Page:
Wednesday, 26 July 2017
Red tide hits Omani waters yet again
Red tide hits Omani waters yet again

Joseph Benny

08/01/2011 3:26 pm

Omani waters have been hit yet again by red tide, but unlike previous years, it is not toxic this time round. Red tide is a common name for a phenomenon known as algal bloom in which large quantities of algae accumulate rapidly in sea water and results in discolouration of the surface water.
Some red tides are associated with the production of natural toxins, depletion of dissolved oxygen or other harmful effects. The algae release ammonia and nitrates to the water which when it enters the gills of the fishes, resulting in their death due to suffocation. Besides, they also reduce the amount of oxygen in water.
The red tide that hit Oman’s seas this time was first noticed by the Marine Ecology and Oceanography Section of the Marine Science and Fisheries Centre, Ministry of Fisheries, on December 17 in the waters between Musandam and Duqm. The presence of noctiluca scintillans, a species of alga that caused the red tide, was detected with the help of satellite images.

“We have constituted a high-level committee comprising the Ministry of Environment, Ministry of Regional Municipalities and Water, Ministry of Health, SQU, Royal Navy and the Muscat Municipality to study the phenomenon. Though it is not dangerous to the marine ecology, we have issued warnings and started awareness campaigns among the fishermen to minimise its impact,” said Dr Lubna Hamoud al Kharusi, director of Marine Science and Fisheries Centre.

“We have been constantly watching its movements. Currently, it is heading offshore and we can say that it is more than 20 nautical miles away from the shore,” she told Muscat Daily. “However, I cannot say it for sure that it will not again turn back. It all depends on the direction of currents. As part of the precautionary measures, we assess the daily updates on its movements. We also have collected water samples from many places to check the salt and oxygen levels and toxicity.”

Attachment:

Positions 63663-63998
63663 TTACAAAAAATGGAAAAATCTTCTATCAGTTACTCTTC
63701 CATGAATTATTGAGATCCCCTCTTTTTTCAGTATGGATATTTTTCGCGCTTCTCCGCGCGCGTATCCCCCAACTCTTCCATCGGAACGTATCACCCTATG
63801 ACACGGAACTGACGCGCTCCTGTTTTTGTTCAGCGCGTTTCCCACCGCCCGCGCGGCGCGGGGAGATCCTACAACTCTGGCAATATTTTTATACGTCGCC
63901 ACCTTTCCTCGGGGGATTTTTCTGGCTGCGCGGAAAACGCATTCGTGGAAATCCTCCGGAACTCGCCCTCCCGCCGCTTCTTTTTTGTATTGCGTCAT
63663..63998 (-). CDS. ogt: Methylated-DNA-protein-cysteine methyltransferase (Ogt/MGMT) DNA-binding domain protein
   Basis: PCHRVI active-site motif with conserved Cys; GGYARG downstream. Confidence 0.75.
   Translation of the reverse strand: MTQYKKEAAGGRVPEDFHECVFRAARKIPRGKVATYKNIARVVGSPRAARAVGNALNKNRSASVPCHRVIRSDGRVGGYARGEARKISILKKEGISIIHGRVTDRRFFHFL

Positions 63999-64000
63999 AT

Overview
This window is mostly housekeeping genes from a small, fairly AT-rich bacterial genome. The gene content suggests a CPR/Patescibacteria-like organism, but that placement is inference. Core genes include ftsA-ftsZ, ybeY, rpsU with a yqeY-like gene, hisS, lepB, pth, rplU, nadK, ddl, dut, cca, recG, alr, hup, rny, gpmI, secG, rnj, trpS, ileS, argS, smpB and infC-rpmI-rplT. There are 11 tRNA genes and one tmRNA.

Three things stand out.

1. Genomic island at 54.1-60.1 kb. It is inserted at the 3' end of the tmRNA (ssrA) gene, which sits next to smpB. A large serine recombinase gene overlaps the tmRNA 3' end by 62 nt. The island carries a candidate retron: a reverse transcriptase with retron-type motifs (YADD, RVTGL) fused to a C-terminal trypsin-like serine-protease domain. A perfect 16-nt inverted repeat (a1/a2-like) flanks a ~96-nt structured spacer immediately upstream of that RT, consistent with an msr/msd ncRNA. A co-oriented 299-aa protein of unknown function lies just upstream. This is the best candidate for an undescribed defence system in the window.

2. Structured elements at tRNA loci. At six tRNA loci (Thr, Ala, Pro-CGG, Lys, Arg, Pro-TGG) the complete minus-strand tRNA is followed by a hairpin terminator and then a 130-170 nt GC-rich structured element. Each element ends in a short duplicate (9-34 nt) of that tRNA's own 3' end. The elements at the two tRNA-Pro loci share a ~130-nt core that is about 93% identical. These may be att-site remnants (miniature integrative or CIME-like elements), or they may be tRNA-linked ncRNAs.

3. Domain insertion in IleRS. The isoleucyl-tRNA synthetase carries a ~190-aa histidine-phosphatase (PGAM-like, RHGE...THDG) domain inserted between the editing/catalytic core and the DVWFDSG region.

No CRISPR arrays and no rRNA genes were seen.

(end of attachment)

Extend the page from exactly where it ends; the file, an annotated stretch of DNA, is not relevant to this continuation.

Red tide has become a regular visitor to the seas in Oman. The current phenomenon has turned the water in the affected area green. In 2008 and 2009, the red tide caused by cochlodinium polykrikoides wreaked havoc on the Oman seas, killing more than 300 tonnes of marines species. It was visible at Musandam, Batinah, Muscat, Al Wusta and Dhofar.

According to the fisheries department officials, the most devastating red tide occurred in 1976 in Salalah, killing 1,000 tonnes of fishes. Other algae species which cause red tide in Omani waters are ceratium fucus, ceratium macroceros and prorocentrum micans, which hit the Masirah island in 2005, and coscinodiscus, which appeared in 2000 in the coastal areas of Barka, leaving 30 tonnes of fishes dead.

The Ministry of Fisheries has asked people not to take bath in places where red tide is noticed. People have been advised not to eat dead fish, shell fish or snails from the affected areas.

Besides setting up a helpline number (80070009), the Ministry of Fisheries is planning a workshop to chalk out a national plan to tide over the recurring phenomenon, Dr Lubna said.

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